Takeaway: Solid near term science fiction/political thriller. More Card doing what he does best.
Orson Scott Card does with Science Fiction (which is what I consider this, even if it is near term political drama) what I look for out of Science Fiction authors. I want to deal with ideas and philosophy and creation of utopian and distopian societies to help us understand what is important about life right now. I think this is what some people don’t understand about Science Fiction. Most Science Fiction is not really about the ray guns and the spaceship, but about ideas. It is hard to really play with society and philsophy when you are stuck in the day to day world we live in. But when you can create your own society and your laws of physics and economics and language and travel you can move past the mundane to see what is important.
The Hidden Empire is the second of what I think is going to be a long series. My guess is that we are looking at 4 or 5 books minimum. And because it already has a movie deal and a video game franchise associated with it, there will be some incentive to keep it running. The first book introduces the main characters, allows a civil war in the US and does what almost no book is really allowed to do, (spoiler alert, highlight blank area if you really want to know) kills off the main character about half way through the book.
This book introduces a plague that could kill off half the population of the world. The political parts deal with how a beneign “dictator” really works through a monumental problem like that. There is still shooting and war and heroism and dying. But the bulk of the story is really a political thriller. But it is a smart political thriller. How many other political thrillers reference Rodney Stark (a significant figure in Sociology of Religion and History of Christianity) multiple times.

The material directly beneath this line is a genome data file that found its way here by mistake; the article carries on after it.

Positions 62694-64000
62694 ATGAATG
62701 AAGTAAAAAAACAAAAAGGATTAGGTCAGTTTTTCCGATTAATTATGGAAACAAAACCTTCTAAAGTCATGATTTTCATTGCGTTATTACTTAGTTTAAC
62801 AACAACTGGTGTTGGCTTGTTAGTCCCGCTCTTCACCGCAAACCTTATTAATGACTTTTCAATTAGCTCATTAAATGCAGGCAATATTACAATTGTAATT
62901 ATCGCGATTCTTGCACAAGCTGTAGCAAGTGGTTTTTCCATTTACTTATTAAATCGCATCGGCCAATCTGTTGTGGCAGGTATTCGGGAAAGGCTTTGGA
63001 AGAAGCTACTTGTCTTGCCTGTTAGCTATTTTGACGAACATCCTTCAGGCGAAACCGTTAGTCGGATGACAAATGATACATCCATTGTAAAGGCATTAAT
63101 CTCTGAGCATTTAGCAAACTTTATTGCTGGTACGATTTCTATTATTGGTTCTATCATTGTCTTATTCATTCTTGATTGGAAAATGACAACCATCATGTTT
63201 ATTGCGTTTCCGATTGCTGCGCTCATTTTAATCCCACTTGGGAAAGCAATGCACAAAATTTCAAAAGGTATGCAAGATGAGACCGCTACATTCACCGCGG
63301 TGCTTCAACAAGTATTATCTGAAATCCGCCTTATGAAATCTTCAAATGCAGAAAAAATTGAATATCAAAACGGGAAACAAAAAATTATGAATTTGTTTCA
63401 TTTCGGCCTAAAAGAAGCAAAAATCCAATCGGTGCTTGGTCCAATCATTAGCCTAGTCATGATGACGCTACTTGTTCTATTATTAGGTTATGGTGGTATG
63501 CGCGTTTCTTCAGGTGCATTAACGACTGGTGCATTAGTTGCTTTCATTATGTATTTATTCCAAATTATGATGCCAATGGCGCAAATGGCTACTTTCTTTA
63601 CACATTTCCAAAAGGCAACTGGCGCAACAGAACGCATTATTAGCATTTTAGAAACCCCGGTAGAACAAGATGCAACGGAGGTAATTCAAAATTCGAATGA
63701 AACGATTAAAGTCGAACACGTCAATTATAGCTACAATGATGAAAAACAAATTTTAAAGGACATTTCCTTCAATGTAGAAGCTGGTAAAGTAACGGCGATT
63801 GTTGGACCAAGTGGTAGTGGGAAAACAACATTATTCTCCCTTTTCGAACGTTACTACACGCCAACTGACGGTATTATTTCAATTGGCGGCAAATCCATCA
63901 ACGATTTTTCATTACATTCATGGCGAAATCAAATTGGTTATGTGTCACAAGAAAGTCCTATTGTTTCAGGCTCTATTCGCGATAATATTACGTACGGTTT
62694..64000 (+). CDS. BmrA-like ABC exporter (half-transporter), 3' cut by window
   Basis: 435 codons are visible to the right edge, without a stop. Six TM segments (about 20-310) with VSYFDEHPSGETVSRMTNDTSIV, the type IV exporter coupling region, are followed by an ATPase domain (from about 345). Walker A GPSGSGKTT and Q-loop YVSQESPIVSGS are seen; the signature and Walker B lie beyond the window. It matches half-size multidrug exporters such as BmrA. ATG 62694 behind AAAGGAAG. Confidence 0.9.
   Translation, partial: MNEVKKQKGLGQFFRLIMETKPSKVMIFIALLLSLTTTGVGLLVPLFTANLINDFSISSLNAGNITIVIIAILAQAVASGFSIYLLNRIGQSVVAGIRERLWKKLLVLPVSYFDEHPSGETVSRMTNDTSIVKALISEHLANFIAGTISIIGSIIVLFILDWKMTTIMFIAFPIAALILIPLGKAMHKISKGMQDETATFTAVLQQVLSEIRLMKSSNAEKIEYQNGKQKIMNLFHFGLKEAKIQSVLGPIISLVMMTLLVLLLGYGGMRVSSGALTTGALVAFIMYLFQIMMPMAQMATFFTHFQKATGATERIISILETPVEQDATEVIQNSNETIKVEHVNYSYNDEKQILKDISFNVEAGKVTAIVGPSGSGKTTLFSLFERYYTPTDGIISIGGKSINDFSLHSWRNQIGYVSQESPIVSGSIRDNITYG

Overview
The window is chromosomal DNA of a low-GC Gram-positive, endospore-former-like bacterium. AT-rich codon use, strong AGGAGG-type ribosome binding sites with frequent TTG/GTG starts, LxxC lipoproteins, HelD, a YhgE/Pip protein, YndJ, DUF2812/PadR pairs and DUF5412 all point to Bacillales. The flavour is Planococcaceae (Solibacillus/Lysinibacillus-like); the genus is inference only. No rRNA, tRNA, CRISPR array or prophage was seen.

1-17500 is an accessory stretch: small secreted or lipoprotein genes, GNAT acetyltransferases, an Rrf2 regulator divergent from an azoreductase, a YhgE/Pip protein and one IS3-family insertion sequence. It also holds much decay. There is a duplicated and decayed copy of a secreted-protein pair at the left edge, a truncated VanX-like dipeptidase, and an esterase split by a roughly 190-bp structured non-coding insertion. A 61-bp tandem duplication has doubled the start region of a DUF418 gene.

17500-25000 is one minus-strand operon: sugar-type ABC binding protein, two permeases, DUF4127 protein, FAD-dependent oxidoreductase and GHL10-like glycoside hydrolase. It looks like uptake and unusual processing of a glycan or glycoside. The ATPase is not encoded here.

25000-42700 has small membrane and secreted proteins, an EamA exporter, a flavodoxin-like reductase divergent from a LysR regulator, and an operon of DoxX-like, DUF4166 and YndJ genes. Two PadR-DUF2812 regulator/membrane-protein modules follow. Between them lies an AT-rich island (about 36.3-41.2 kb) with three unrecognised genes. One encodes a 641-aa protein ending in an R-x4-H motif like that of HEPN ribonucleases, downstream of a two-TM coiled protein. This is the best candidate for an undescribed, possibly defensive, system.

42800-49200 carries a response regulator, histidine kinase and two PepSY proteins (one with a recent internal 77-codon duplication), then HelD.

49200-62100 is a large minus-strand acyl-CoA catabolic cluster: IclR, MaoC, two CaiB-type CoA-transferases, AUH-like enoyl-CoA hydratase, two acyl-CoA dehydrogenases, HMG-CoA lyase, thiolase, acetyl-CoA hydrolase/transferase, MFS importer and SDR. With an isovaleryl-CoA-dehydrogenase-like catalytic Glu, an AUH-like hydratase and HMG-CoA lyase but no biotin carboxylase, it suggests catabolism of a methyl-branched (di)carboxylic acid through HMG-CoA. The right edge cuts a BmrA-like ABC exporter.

What I like about Card is his children. He seems to know how to write almost impossibly intelligent children in a way that is not only believable but make me want to strive to find and nurturer these children. Procreation and child rearing as destiny are themes that are almost always in Card’s books. And this is no different. Parents stuggle with properly raising their children and those parts are very real to me, even if I don’t have children and likely never will.
The other interesting aspect of Card, is his use of religion. Card is Mormon, but almost always makes his main characters Catholic. And he takes great respect with their faith. Some Science Fiction writers disdain God, but Card treasures the concept of God. It is not always my God, quite often a fairly distant God (more of a clock maker setting things in motion, than active God, interacting and participating in our daily lives.) Card’s philosophy is never completely secular or detached from morality.
If I were reading Card for the very first time I wouldn’t start here, unless you really like political thrillers (then start at Empire, the first book in this series.) My first book would be Ender’s Game. This is one of my all time favorite books. It is the most like a young adult novel that Card has. The rest of the series are not young adult at all. So if you don’t like young adult try another one. Two others that are not as well known but I really like are Pastwatch (a retelling of Christopher Columbus with time travel) and Enchantment (a retelling of the story of Sleeping Beauty.)